The moment was magic. Hugs all around. Kisses for the women. They raised each player to cut a strand of the nets. Patrick Ewing stood on tippy-toes with the scissors. They called out the injured freshman, Ralph Dalton, hobbling the length of the court on crutches, to snip his memento of a moment Georgetown University should be proud of always.

For two hours today, Georgetown's basketball team was so near perfection that it transformed a three-time Pac-10 champion into a team life-and-death to get out of its own way. Nobody ever, not UCLA, not David Thompson's N.C. State, not Kentucky in the '40s--nooooobody ever shot 74.4 percent in an NCAA tournament game until Georgetown did it today. The Hoya defense was, yes it was, even better.

What a moment it was. Georgetown won, 69-45. Oregon State's coach and players said there was nothing they could do about it. They were helpless in the face of greatness. They had more chance to carry the Wasatch Mountains home in a duffel bag than shut down Eric Floyd today or sneak past Patrick Ewing for a basket.

As Eric Smith first, then Floyd, then Ed Spriggs--all seniors--came out of the game in the last minute, their coach, John Thompson, wrapped them in rib-threatening bear hugs. It was a moment of instant joy, for Georgetown had earned a spot in the NCAA tournament's final four, the prize sought by almost 300 big-time schools.

For John Thompson, smiling as much as anyone, loving the immediacy of the thrill, the trip to New Orleans yet means more, much more, than a piece of basketball net cut down in a magic moment of a March to remember.

"Ten everlovin' years!" Thompson said.

Minnesota, UCLA, Kentucky, North Carolina State, New Mexico--all on NCAA probation for breaking rules. Look a second more at New Mexico. There the basketball coach was fired, not for the NCAA stuff, but because he was arrested and later convicted by a jury of finagling money from his state. All he did, the coach said, was try to build a winning basketball program. The people wanted it, after all.

At Georgetown, Thompson has won the right way.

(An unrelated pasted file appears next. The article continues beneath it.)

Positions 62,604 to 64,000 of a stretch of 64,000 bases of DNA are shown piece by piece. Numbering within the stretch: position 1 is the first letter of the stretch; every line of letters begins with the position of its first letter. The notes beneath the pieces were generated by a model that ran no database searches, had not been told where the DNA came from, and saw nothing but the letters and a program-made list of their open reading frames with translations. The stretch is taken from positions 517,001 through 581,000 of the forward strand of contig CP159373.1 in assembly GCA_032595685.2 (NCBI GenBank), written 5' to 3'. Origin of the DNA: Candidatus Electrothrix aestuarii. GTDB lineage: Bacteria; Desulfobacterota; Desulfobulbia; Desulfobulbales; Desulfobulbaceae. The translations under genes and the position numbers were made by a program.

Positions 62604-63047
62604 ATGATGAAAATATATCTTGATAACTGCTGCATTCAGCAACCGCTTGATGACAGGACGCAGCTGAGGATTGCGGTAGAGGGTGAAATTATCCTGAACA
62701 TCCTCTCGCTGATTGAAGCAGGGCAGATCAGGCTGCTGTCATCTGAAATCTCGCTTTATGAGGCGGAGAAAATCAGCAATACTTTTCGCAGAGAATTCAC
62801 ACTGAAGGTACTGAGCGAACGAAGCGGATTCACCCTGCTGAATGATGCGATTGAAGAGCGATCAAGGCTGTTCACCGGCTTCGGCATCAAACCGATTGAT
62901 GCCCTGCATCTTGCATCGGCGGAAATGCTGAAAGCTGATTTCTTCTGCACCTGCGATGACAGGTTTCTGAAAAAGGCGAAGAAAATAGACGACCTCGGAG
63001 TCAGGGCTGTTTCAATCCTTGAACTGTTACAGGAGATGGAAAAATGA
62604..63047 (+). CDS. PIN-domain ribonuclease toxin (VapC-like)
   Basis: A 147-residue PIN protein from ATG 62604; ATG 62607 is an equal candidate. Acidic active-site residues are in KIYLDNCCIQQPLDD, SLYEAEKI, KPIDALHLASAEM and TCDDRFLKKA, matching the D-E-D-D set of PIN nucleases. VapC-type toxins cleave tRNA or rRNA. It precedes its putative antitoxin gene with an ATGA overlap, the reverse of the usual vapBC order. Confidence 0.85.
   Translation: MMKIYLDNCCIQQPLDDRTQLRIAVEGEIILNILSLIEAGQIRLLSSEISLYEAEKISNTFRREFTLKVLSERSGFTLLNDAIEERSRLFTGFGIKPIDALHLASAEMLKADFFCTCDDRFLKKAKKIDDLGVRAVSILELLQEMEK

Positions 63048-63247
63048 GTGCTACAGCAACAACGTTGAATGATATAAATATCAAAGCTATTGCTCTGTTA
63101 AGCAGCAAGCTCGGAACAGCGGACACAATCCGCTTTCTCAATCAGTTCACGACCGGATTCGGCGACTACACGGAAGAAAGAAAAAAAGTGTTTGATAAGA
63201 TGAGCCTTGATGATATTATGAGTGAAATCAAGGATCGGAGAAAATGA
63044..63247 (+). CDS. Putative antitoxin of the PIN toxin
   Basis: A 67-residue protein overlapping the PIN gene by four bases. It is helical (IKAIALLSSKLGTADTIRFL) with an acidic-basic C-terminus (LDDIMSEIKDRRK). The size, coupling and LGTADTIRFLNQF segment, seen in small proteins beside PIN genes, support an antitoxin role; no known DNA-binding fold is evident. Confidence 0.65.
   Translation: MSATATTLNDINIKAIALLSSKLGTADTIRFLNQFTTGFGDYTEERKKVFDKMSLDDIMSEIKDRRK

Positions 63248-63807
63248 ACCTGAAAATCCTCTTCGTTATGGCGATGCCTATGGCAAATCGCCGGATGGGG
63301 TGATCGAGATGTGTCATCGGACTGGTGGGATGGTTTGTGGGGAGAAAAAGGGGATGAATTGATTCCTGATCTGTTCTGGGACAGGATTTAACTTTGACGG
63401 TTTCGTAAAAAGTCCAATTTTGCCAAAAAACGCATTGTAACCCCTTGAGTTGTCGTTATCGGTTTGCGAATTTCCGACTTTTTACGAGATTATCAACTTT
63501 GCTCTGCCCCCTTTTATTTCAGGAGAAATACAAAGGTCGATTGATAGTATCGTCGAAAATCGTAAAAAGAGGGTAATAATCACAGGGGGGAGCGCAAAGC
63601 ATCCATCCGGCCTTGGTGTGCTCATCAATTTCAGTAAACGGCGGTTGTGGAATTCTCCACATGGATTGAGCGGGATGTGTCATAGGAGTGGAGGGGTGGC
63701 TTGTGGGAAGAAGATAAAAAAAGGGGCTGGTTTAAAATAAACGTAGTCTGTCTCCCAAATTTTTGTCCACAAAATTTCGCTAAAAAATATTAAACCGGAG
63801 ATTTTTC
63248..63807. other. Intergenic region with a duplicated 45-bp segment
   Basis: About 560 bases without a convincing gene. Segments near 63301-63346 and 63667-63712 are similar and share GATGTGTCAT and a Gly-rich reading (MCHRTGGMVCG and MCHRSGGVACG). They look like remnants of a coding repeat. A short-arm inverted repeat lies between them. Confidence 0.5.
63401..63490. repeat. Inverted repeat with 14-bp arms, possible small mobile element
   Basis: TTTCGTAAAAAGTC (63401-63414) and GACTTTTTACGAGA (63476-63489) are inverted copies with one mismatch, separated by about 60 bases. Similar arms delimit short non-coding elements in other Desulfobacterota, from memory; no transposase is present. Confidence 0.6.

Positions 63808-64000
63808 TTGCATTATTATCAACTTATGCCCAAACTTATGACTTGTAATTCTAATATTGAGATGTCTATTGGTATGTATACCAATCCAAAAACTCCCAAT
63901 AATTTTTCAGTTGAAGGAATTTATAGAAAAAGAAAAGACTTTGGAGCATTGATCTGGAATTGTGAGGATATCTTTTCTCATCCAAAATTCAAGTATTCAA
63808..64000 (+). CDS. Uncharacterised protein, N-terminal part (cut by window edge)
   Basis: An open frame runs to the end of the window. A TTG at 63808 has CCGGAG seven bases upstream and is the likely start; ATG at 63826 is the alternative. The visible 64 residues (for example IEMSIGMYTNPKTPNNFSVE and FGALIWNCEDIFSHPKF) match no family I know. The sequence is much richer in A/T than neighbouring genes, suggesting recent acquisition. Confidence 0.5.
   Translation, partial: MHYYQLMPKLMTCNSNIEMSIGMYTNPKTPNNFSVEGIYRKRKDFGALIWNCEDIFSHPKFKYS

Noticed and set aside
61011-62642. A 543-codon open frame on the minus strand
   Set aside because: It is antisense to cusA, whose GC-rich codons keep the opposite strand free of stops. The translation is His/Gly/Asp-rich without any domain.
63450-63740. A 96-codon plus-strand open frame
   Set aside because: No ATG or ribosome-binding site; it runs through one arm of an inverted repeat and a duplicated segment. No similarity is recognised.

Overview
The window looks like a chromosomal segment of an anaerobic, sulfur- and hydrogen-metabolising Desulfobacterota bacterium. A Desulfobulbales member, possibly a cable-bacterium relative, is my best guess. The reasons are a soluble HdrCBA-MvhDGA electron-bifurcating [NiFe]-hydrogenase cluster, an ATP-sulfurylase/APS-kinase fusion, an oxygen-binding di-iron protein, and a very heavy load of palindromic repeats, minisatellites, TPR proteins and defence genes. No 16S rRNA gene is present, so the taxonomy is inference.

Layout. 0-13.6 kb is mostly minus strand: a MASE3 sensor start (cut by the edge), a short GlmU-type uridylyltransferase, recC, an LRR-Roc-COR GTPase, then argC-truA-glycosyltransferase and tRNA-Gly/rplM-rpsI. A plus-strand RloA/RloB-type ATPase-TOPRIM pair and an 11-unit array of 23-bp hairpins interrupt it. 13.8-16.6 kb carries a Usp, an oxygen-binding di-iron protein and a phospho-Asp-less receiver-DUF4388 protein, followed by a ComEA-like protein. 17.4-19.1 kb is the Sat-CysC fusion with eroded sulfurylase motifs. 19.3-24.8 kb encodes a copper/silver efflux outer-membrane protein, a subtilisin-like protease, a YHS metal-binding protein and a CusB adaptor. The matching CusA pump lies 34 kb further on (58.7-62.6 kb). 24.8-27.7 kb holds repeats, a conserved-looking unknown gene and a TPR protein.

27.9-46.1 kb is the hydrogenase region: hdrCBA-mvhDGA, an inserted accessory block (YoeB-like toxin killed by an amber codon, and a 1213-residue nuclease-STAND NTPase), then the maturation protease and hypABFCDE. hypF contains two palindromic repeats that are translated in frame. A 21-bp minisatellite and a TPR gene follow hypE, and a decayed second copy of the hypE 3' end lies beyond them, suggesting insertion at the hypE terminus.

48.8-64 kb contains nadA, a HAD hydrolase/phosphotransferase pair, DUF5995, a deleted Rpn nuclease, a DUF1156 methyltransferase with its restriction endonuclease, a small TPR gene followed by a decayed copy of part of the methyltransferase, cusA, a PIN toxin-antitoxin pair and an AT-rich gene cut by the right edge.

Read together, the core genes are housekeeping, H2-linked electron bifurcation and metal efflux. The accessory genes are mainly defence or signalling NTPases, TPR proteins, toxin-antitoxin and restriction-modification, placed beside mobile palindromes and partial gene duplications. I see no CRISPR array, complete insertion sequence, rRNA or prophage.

Ten years working.

He did it the old-fashioned way. He earned it.

Ten years to make a moment.

Bill Stein was there the 10 years. He came to Georgetown with Thompson, the two of them coaching a team that won three of 26 games the year before. They went looking for players. They had an idea. They could win a national championship at Georgetown. They didn't tell anybody. Everyone already thought they were crazy. You took a job where?

Around Georgetown, folks thought the NIT was a big deal. When you're 3-23 with losses to Randolph-Macon and Assumption, with a 33-point loss to Maryland, you don't think about the NCAA. You've hired a high school coach from St. Anthony's, a little city school. The NCAA is John Wooden. It is UCLA. It certainly isn't this unknown guy, this John Thompson, with his woebegone Georgetown.

"Getting the players was tough early," Stein said today. "Everybody said, 'Who's Georgetown?' "

The school itself sometimes asked what was going on over there at McDonough Gym. Just do it right, the bosses said.

Sometimes Thompson wanted a big thing, maybe an increase in the recruiting budget.

He'd ask for something smaller, maybe another tutor.

"John always says he knew it wouldn't do any good to ask his mother for a bicycle, so he would ask for ice cream," Stein said.

The national championship was the goal. Always. The third season, 1975, Thompson moved Georgetown into the NCAA tournament for the first time since 1943. The graph was been going up ever since: another NCAA appearance in '76; the semifinals of the NIT in '78; two victories in the '80 NCAA, including one over Maryland that demonstrated irrefutably the shift in the balance of power in our town.

In that '80 tournament, ahead by 14 points with 18 minutes to go, Georgetown lost to Iowa for a spot in the Final Four.

Now, two years later, one more step is taken.

"If you get there," Stein said, "you want to win it."

Georgetown can win it. Thompson said this team may not have some of the abilities of the '80 team. It doesn't have the outside shooting. But it has a whole lot more. It has Patrick Ewing, the suffocating defensive force. It has Eric Floyd, an all-America shooting guard. It has such significant depth that Thompson uses nine players effectively.

"The great satisfaction," Thompson said, "is that you think you're there so many times, only to be disappointed, and now you've made it because these players have worked so hard. We may not have the talent the '80 team had. We're not great outside shooters, and we're terrible free-throw shooters. But when we have to do it, we shoot."

In the two West Regional games here, Georgetown's modestly talented shooters made 50 of 72 shots. That's 69.4 per cent.

Outside the locker room, Patrick Ewing told reporters he was happy with the way his freshman season has gone. He's more patient offensively, more disciplined defensively. He said, "I can get better."

"You're right," came this booming voice from behind his left shoulder, and John Thompson put his arm around Ewing.

Now in the locker room, undoing his tie, Thompson saw his senior co-captain, Ed Spriggs. Spriggs never played high school basketball. He worked at the post office, playing sandlot ball. Five years ago, Thompson spotted Spriggs on the playground. He didn't see a 6-foot-9 novice. He saw a fellow who would work. He told Spriggs what he hoped to do at Georgetown.

Today Spriggs made four of five shots. He had five rebounds.

Thompson pulled the big guy to him, there in the locker room, and said softly, "See?"